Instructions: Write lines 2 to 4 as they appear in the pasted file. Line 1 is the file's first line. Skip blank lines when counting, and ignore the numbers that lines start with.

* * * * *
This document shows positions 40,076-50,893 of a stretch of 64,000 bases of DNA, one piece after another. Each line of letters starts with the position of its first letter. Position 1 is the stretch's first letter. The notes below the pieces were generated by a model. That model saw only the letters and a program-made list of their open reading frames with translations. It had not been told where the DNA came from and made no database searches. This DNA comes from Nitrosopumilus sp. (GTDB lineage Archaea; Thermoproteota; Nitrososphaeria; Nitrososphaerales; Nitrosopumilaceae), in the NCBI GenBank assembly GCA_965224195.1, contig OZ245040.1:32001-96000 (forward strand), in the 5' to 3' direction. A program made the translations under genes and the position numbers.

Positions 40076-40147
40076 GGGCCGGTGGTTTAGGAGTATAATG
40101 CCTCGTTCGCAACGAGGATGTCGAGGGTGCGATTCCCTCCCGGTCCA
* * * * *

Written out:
Positions 40076-40147
40076 GGGCCGGTGGTTTAGGAGTATAATG
40101 CCTCGTTCGCAACGAGGATGTCGAGGGTGCGATTCCCTCCCGGTCCA